Foot Injury Didn’t Stop Canada’s Scherrer
- Published: January 26, 2004
One of the most courageous performances at the 2004 Canadian Nationals came from Erin Scherrer, who won the bronze in junior ladies. Scherrer was injured in the practice session just before the junior ladies short program and received nine stitches to sew up the gash in her foot. “I stabbed the blade right through my boot on a jump just a few hours before the short,” she said. “My landing foot was really bruised and we thought we would have to cut out part of my boot to get it on if it swelled too much. The program was pretty hard on my foot, but we didn’t have to make any changes in it.”
Scherrer finished third in the short, then went on to land a triple salchow, triple toe, triple toe-double toe, double Axel, double flip and double lutz in the free skate. With her third-place finish, Scherrer met her goal of being in the top five and making the Junior National Team. “For my first year in juniors, I thought top eight would be nice and top five great,” she said. “Being on the podium was more than I hoped for.” Last season, Scherrer was second in novice ladies and won the North American Challenge Skate at Thornhill. She hopes to eventually become Canadian champion and compete at Worlds. “I plan to skate for as long as I keep doing well,” she noted.
The tall 16-year-old began skating when she was four. “My dad put me in the program to be a hockey player,” she said. “He was a hockey player and coach. He didn’t want me to be the kid who couldn’t skate when we went on school field trips. I used to do ballet at the same time, until I was nine or ten. But I didn’t have the desire to be an ice dancer and I’m too tall for pairs. I’m just a long tall stick.” She landed her first triple jump, a salchow, when she was 14, but said that the triple toe loop was her best jump. “I prefer toe jumps and since the toe loop is my best jump, I prefer it over anything else,” she said. “I use a triple toe-double toe combination in my long program.”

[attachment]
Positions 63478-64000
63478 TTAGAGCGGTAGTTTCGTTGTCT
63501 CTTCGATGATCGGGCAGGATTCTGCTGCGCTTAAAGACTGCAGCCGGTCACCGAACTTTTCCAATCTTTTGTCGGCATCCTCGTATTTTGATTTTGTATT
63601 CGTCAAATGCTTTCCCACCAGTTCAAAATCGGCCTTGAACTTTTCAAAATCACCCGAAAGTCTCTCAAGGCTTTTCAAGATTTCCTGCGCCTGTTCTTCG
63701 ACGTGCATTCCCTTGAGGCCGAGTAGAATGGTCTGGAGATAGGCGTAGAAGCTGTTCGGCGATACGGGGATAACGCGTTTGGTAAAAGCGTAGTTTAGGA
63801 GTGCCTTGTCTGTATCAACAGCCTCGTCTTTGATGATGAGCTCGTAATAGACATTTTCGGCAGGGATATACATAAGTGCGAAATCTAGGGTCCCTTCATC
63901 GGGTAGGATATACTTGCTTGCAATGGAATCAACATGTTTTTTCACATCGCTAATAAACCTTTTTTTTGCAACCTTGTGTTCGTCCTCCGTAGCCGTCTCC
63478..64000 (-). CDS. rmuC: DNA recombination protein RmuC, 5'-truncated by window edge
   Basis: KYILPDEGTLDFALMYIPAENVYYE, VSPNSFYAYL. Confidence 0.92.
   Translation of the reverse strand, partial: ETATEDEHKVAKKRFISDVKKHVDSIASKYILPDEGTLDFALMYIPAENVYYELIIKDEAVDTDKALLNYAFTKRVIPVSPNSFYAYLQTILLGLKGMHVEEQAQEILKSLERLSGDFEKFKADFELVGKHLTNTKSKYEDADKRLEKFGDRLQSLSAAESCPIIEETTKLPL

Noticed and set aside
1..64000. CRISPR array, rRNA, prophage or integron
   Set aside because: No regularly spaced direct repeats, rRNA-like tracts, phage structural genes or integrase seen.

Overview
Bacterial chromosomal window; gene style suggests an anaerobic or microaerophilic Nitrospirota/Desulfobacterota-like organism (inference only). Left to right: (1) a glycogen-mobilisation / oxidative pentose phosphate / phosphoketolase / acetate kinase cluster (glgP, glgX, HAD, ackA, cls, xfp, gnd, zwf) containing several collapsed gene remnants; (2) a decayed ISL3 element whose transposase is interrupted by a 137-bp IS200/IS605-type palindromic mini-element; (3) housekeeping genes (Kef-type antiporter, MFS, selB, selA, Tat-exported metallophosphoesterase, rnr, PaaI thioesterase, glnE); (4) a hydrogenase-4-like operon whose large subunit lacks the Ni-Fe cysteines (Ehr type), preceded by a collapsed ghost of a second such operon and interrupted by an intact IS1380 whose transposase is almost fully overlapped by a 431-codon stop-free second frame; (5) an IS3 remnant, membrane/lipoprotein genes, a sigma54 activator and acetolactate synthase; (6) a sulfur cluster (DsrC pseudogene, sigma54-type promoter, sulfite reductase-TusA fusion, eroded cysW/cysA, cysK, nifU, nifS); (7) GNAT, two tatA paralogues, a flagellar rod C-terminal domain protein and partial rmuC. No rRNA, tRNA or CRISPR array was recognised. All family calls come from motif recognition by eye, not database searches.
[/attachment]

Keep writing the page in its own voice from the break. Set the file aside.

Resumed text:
Scherrer trains in Kitchener-Waterloo with Dianne Rouleau and Kimberly Biddiscombe. She works on ice for three hours a day, five days a week, and does ballet twice a week as well as off ice conditioning. She used to play volleyball for her school team but quit due to the risk of injury. For next season, Scherrer noted that she needs a good triple flip and a triple lutz. She plans to work on mastering the more difficult triples.
David Wilson choreographed Scherrer’s programs, which included Jalousie for the short and music from the soundtrack of The Color Purple for the long. “We saw a specialized person, Lenore Kay, who looks at you and watches how you skate and decides what music would look good as you grow as a skater,” Scherrer explained. “I don’t have any special kinds of music that I like to use. Sometimes I keep the programs and sometimes I don’t. This year, they were both new. It was a long season last year and the programs got boring after a while. Now I’m working on a new show program.” Off ice, Scherrer listens to “whatever’s on in the rink.”
Scherrer is an eleventh grade student in public school, where her favorite subject is math. “I’m not taking a full course load,” she said. “It’s adjusted for my skating schedule. I plan on going on to the university but I have no idea of what I want to be. I’ve thought about coaching, but there are so many changing things in the sport now.”
To relax, Scherrer said, “I read a lot. I’m big on murder mystery books and anything I can get through quickly. I like to go out with my friends from school and I keep all my room keys, badges, and starting orders from my competitions. As for the stuffed animals, I keep the special ones and donate the others to the hospital where my grandmother works as a volunteer. My real fetish is shoes. I brought six pairs to Edmonton and I bought another pair. Now I can’t wear any of them because of my foot.”
“I’ve liked all the places that skating’s taken me,” she continued. “I get to do a lot more than the average 16-year-old. And I’ve met a lot of new friends around the world. The computer is my social life now, chatting with friends I’ve met at the competitions.”
As for role models, Scherrer said, “Every young lady in skating would look up to any of the American girls. You notice that they all have that flair.”